“Nobody rides life on a high,” Michelle Obama said recently during an appearance on the The Late Show with Stephen Colbert. “And I think it’s important for young people to know that… No, you’re not going to feel great all the time and there are moments in all our lives – particularly in the middle of a pandemic and racial unrest – you’re going to feel a kind of way about it, so give yourself a break.”
In August last year, the former first lady opened up about experiencing low-grade depression on The Michelle Obama Podcast. “It’s turning off the noise that is upsetting, you know, knowing that I can’t keep reading all the feeds that are fuelling my anxiety and taking a break from it,” she continued, adding she used a similar coping method while she was living in the White House. Going for walks, exercising and being surrounded by friends and family are all things that make her feel good, too, she said.
In a year that has been difficult for everyone, mood swings have become commonplace for most. But what qualifies as low-grade depression, and how do you know if you have it? Below, experts – Dr Tara Swart, author of The Source: Open Your Mind, Change Your Life, and Dr Tosin, known as Mind Body Doctor – detail the signs and symptoms you should be aware of.
What is low-grade depression?
“Feeling down or sad at some point in life is normal and we all go through a range of emotions,” explains Dr Tosin. “For a lot of people this is often momentary, but for some these feelings can persist and show up subtly in their daily life, and this is often what we refer to as low-grade depression. It’s the chronic feeling of sadness and feeling low in mood and energy. These feelings may have been around for so long that many people may not even realise that they are depressed. Hence low-grade depression can often go unnoticed and undiagnosed. It’s important to realise that even though this may present as a milder form of depression, it is still significant and requires care and attention.”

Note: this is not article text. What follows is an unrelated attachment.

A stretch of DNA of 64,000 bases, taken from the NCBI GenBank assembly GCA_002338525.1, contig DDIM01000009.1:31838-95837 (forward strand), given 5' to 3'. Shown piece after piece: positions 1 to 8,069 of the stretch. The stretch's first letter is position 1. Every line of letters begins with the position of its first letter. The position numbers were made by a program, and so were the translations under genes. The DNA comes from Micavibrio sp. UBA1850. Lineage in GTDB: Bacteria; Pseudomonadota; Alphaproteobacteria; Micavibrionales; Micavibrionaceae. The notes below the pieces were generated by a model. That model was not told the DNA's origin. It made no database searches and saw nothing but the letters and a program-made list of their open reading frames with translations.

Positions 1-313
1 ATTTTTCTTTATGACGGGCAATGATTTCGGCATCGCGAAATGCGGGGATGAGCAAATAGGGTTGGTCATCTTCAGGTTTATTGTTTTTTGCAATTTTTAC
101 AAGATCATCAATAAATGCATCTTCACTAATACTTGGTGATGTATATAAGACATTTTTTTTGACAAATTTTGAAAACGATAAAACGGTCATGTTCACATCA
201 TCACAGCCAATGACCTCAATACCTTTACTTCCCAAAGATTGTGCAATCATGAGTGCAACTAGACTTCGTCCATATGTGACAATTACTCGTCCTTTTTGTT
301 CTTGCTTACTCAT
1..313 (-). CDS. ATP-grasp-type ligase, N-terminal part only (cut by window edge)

It can show up in other ways, too. “Low-grade depression can also show up as SAD (seasonal affective disorder), or postnatally as ‘baby blues’,” adds Dr Swart, who recently launched a neuroplasticity based mindfulness and visualisation app, Spark Up.
What are the symptoms of low-grade depression?
“The main feature is feeling low in mood for most of the day, and for more days than not,” says Dr Tosin. “Given the chronic nature of low-grade depression, these feelings can last for years and gradually start to have an impact on daily life, work and relationships.”
Some of the symptoms can include:
- Overeating or poor appetite
- Tiredness or lack of energy
- Insomnia or hypersomnia (sleeping too much)
- Loss of interest in daily activities and withdrawing from others
- Low self-esteem
- Feelings of hopelessness
- Difficulty concentrating
- Irritability and anger
According to Dr Swart, other symptoms can include poor memory, a loss of libido, or simply not enjoying the things you once did.
What are the differences between low-grade depression and severe depression?
According to the World Health Organisation, more than 264 million people of all ages suffer from depression. During the peak of the pandemic in the UK, the number of people suffering from it rose. But what are the differences between low-grade and severe depression? “Severe depression is any or some of the listed symptoms above, but over a sustained period of time (longer than two weeks), and of a nature and severity that is debilitating to normal life, work and relationships,” explains Dr Swart. “In severe depression, there may also be suicidal thoughts or tendencies, catatonia, inability to eat or drink, feelings of helplessness, hopelessness and worthlessness; a sense of derealisation or depersonalisation (‘this doesn’t seem real’ or ‘I don’t feel that I am real’). Severe depression requires medical treatment, and maybe hospitalisation.”
What can someone do to help their symptoms?
For most people, suffering from depression can mean simply getting from one day to the next is a struggle. But seeking help when you need it is vitally important. “For severe depression, it is vital to seek specialised psychiatric help,” advises Dr Swart. “For low-grade depression, you can speak to a GP, a therapist or try to manage the symptoms yourself by taking a break from work or your usual routine. And by focusing on self-care such as gentle exercise, mediation, staying well-hydrated, eating nourishing and easily digestible food, keeping regular sleep and wake times (and not sleeping over 8h 15m, as this is depressogenic), talking with family and friends, journaling, and connecting with nature.”
Dr Tosin agrees, and recommends “leaning on those around you and loved ones”. “Don’t be afraid to ask for help and to talk about how you are feeling.” she says. “It’s often the hardest step to take, but it’s so important to open up and not to struggle in silence.”
This was originally published on Vogue UK | Susan Devaney